Had enough turkey yet?

All turkeyed out and Christmas hasn’t even arrived? This is the dilemma many families encounter each year, says Patrick Engel, a chef whose extended family has found themselves sitting down to not one or two traditional dinners over a short, but sometimes three or four.

A Christmas feast should be about cooking something for a large gathering you only rarely bring out — and that needn’t exclusively mean turkey.

All turkeyed out and Christmas hasn’t even arrived? This is the dilemma many families encounter each year, says Patrick Engel, a chef whose extended family has found themselves sitting down to not one or two traditional dinners over a short, but sometimes three or four.

“At one time, a huge turkey at Christmas was a splurge item when families were so much larger,” says the executive chef at The Good Earth Cooking School and Food Co. in Beamsville, Ont. “One could feed the whole family a big turkey back in the old days. Families are smaller now and with the proximity to Thanksgiving where serving turkey is not negotiable, the idea of cooking a 15-pound turkey might send them in another direction.”

Engel says the other change is in family dynamics.

Divorce and remarriage are the new norm in many families, so that you could conceivably end up having four Christmas dinners.

Engel and his wife once prepared a turkey on Christmas Eve, went to his parents for Christmas Day lunch, again for turkey, then to his wife’s family for, you guessed it, the big bird that night.Now on Christmas Eve, they host a seafood supper where they serve lobster and crab as well as a beef tenderloin or a prime rib roast.

“I think Christmas is about buying premium foods that you wouldn’t normally do,” he says, “and it’s a great excuse to have a beautiful meal and splurge.”

Engel and his wife decided that they would cook a turkey for her family on Christmas Day along with a side of salmon.

Engel says for those planning an alternative to the traditional gobbler, like a roast, sides can be root vegetables, greens such as brussels sprouts or chard.

“You don’t want every component of the meal to be heavy or roasted. Really scale down the quantity and serve a salad.”

If a splendid prime rib roast is the alternative main course to your festive dinner this year, here are recipes to try for both the meat course and a side of potatoes.

Slivers of garlic infuse the meat with rich, garlicky flavour while slow-roasting delivers delicious restaurant-style roast beef.

Thick-Crusted Prime Rib

3.15 kg (7 lb) prime rib premium beef oven roast

8 cloves garlic, cut into thin slivers

30 ml (2 tbsp) Worcestershire sauce

Salt and pepper, to taste

125 ml (1/2 cup) coarsely chopped parsley

50 ml (1/4 cup) Dijon mustard

30 ml (2 tbsp) each herbes de Provence or dried thyme

30 ml (2 tbsp) vegetable oil

Shallot Gravy (recipe follows)

Cut shallow slits all over roast; insert garlic slivers into slits. Rub all over with Worcestershire sauce, salt and pepper. In a bowl, combine parsley, mustard, herbes de Provence and oil. Set aside 30 ml (2 tbsp) of the mixture for Shallot Gravy, rubbing remainder all over roast.

Place roast, bones down, on rack in shallow roasting pan. Insert oven-safe meat thermometer into centre of roast. Roast, uncovered, in 230 C (450 F) oven for 10 minutes. Reduce heat to 140 C (275 F); roast until thermometer reads 57 C (135 F) for medium-rare to medium, 2 3/4 to 3 1/4 hours.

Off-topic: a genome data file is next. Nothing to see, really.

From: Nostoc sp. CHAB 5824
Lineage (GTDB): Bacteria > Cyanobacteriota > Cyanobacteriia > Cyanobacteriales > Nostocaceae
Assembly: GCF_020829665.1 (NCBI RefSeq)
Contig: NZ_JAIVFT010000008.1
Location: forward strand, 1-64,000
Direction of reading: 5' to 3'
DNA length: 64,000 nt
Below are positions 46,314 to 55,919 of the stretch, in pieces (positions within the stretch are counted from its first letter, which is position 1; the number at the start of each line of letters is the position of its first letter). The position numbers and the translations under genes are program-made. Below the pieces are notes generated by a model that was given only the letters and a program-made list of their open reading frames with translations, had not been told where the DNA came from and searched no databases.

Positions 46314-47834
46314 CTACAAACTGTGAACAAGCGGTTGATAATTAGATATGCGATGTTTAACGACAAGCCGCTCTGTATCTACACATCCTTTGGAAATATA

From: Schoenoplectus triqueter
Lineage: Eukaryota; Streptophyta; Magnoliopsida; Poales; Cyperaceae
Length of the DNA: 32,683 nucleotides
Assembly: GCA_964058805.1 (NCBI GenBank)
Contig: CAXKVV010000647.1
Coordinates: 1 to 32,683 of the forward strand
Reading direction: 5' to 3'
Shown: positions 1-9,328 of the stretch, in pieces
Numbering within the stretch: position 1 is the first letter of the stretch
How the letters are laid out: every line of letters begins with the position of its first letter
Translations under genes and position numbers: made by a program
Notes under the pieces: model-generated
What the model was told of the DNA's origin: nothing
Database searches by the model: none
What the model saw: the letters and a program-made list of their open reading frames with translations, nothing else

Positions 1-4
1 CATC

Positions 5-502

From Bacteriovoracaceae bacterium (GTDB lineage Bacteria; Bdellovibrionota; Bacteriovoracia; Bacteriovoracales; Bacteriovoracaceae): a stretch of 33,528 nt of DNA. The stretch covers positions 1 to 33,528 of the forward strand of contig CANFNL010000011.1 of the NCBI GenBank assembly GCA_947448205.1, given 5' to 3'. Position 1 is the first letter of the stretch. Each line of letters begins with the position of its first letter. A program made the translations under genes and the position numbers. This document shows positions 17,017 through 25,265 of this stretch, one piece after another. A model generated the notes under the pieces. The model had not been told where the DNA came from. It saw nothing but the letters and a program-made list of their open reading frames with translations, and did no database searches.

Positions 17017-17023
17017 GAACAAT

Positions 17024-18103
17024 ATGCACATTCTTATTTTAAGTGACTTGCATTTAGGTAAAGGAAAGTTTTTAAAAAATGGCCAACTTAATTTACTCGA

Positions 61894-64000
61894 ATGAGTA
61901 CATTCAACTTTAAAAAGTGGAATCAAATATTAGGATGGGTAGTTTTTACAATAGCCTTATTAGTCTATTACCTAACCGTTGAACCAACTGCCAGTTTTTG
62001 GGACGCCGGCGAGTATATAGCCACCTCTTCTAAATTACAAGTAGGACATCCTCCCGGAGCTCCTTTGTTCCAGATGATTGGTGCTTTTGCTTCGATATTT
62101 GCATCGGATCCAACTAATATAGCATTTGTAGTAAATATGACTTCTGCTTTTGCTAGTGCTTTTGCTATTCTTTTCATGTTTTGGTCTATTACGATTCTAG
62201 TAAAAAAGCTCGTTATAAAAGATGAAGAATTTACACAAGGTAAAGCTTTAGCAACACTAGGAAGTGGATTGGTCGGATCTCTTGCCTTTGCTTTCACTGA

Remove from oven. Cover loosely with foil and let stand for 15 to 30 minutes before carving. Drain off all but 30 ml (2 tbsp) drippings from roasting pan and make Shallot Gravy.

Shallot Gravy: Place roasting pan over medium heat; add 3 shallots (coarsely chopped) and reserved herb rub. Cook, stirring, until shallots soften. Stir in 500 ml (2 cups) beef broth and 45 ml (3 tbsp) Worcestershire sauce; simmer, stirring up any browned bits from bottom of pan. Combine 15 to 30 ml (1 to 2 tbsp) cornstarch with equal amounts cold water, making smooth mixture. Gradually stir into broth; bring to a boil, stirring until thickened, about 3 minutes. Strain.

Makes 8 to 10 servings with leftovers.

Wine match: Australian Shiraz.

Recipe source: Beef Information Centre, www.beefinfo.org

Roasted Potato and Goat Cheese Bake

30 ml (2 tbsp) extra-virgin olive oil

2 shallots, thinly sliced

2 cloves garlic, chopped

4 round potatoes, chopped

2 small zucchini, thinly sliced

1 red pepper, chopped

15 ml (1 tbsp) chopped fresh thyme

45 ml (3 tbsp) balsamic vinegar

2 ml (1/2 tsp) each salt and pepper, divided

1 pkg (125 g/4 oz) goat cheese

5 eggs

250 ml (1 cup) half-and-half cream

In a large skillet, heat oil over medium heat. Cook shallots and garlic for 3 minutes or until softened. Add potatoes and stir to coat. Cover and cook, stirring occasionally, for about 15 minutes or until tender. Increase heat to medium-high and add zucchini, red pepper and thyme and cook for about 4 minutes or until golden. Remove from heat and add vinegar and half each of the salt and pepper. Cool slightly.

Spread vegetables in shallow 1.5-l (6-cup) greased casserole dish. Crumble goat cheese over vegetables. In a bowl, whisk together eggs, cream and remaining salt and pepper. Pour over vegetable mixture and bake in a 180 C (350 F) oven about 45 minutes or until knife inserted in centre comes out clean.

Makes 6 main servings or 8 side-dish servings.

Source: Ontario Potato Board, www.OntarioPotatoes.ca

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